Scientists have created the largest simulation of an entire gene of DNA

Detailed models provide insight into 3-D structures of genes and the role of the 3-D organization in gene function.

April 22, 2019 largest simulation to date of an entire gene of DNA A Los Alamos-led team created the largest simulation to date of an entire gene of DNA, a feat that required one billion atoms to model.
April 22, 2019 largest simulation to date of an entire gene of DNA A Los Alamos-led team created the largest simulation to date of an entire gene of DNA, a feat that required one billion atoms to model.

The growing interest in the complexity of biological interactions is continuously driving the need to increase system size in biophysical simulations, requiring not only powerful and advanced hardware but adaptable software that can accommodate a large number of atoms interacting through complex forcefields.

To address this, scientists at the Los Alamos National Laboratory have created the largest simulation to date of an entire gene of DNA, a feat that required one billion atoms to model and will help researchers to better understand and develop cures for diseases like cancer.

Karissa Sanbonmatsu, a structural biologist at Los Alamos said, “It is important to understand DNA at this level of detail because we want to understand precisely how genes turn on and off. Knowing how this happens could unlock the secrets to how many diseases occur.”

Scientists started with modeling genes at the atomistic level to create a complete explanation of how DNA expands and contracts, which controls genetic on/off switching. They then ran the breakthrough simulation on Los Alamos’ Trinity supercomputer, the sixth fastest in the world. The capabilities of Trinity primarily support the National Nuclear Security Administration stockpile stewardship program, which ensures safety, security, and effectiveness of the nation’s nuclear stockpile.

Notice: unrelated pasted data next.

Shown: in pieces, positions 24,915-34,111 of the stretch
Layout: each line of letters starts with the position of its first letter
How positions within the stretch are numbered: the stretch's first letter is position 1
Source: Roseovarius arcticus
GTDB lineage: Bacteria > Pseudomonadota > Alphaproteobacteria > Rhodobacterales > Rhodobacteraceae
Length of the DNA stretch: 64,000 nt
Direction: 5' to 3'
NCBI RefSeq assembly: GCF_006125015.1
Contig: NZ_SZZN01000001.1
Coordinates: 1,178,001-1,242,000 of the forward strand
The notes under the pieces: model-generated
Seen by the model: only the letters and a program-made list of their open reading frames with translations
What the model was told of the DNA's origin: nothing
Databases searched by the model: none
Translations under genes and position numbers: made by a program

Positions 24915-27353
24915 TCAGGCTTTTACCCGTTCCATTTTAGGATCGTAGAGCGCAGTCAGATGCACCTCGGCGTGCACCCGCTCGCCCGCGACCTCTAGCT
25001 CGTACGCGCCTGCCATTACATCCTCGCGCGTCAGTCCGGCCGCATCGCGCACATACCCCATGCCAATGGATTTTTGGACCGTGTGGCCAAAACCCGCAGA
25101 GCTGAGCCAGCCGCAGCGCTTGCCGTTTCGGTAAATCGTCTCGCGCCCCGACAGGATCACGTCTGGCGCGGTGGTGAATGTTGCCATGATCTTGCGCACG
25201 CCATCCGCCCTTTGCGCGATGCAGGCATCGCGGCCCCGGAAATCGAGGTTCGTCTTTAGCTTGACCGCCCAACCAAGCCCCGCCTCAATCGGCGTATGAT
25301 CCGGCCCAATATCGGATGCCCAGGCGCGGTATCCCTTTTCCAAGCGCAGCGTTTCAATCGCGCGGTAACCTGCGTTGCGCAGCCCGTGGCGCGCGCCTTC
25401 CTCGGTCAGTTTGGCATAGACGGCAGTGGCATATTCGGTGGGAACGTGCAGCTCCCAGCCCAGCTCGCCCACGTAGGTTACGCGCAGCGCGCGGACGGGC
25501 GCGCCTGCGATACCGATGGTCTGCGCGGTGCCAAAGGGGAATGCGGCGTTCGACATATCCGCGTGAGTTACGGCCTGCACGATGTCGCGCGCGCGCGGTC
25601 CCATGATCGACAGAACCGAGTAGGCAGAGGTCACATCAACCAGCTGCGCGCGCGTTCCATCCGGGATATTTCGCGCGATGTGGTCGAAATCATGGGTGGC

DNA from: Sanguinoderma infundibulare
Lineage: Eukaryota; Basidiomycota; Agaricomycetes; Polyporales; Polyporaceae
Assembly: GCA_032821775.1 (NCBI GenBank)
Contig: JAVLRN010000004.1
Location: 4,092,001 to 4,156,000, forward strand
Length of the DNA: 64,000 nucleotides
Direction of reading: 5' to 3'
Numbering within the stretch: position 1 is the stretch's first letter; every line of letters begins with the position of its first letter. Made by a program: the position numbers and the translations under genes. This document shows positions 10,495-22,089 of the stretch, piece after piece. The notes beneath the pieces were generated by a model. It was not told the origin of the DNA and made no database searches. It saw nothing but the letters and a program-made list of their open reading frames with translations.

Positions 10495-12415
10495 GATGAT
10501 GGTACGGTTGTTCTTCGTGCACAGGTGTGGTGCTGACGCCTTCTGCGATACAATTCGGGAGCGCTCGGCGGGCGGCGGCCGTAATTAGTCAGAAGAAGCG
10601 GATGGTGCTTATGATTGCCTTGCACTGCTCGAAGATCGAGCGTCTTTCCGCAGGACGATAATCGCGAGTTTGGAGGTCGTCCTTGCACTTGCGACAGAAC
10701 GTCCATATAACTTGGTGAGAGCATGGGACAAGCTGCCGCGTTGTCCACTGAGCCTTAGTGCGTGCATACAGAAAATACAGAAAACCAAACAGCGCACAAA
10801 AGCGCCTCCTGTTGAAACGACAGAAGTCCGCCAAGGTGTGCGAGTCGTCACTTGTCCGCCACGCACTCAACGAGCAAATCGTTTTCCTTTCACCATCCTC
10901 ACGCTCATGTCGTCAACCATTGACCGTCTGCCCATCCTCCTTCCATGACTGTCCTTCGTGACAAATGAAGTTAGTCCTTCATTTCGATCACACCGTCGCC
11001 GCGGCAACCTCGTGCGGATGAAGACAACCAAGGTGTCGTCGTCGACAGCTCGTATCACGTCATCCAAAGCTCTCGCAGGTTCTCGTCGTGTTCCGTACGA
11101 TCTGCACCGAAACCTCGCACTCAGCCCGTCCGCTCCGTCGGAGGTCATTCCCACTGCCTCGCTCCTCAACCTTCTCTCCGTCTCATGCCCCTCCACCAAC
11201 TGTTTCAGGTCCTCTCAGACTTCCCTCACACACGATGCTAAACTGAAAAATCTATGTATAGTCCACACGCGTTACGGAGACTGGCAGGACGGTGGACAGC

When DNA is more compacted, genes are turned off and when the DNA expands, genes are turned on. Researchers do not yet understand how or why this happens.

While the atomistic model is key to solving the mystery, simulating DNA at this level is no easy task and requires massive computing power.

Anna Lappala, a polymer physicist at Los Alamos said, “Right now, we were able to model an entire gene with the help of the Trinity supercomputer at Los Alamos. In the future, we’ll be able to make use of exascale supercomputers, which will give us a chance to model the full genome.”

Exascale computers are the next generation of supercomputers and will run calculations many times faster than current machines. With that kind of computing power, researchers will be able to model the entire human genome, providing even more insight into how genes turn on and off.

In the new study published in the Journal of Computational Chemistry April 17, the Los Alamos team partnered with researchers from the RIKEN Center for Computational Science in Japan, the New Mexico Consortium and New York University to collect a large number of different kinds of experimental data and put them together to create an all-atom model that is consistent with that data.

Simulations of this kind are informed by experiments, including chromatin conformation capture, cryo-electron microscopy, and X-ray crystallography as well as a number of sophisticated computer modeling algorithms from Jaewoon Jung (RIKEN) and Chang-Shung Tung (Los Alamos).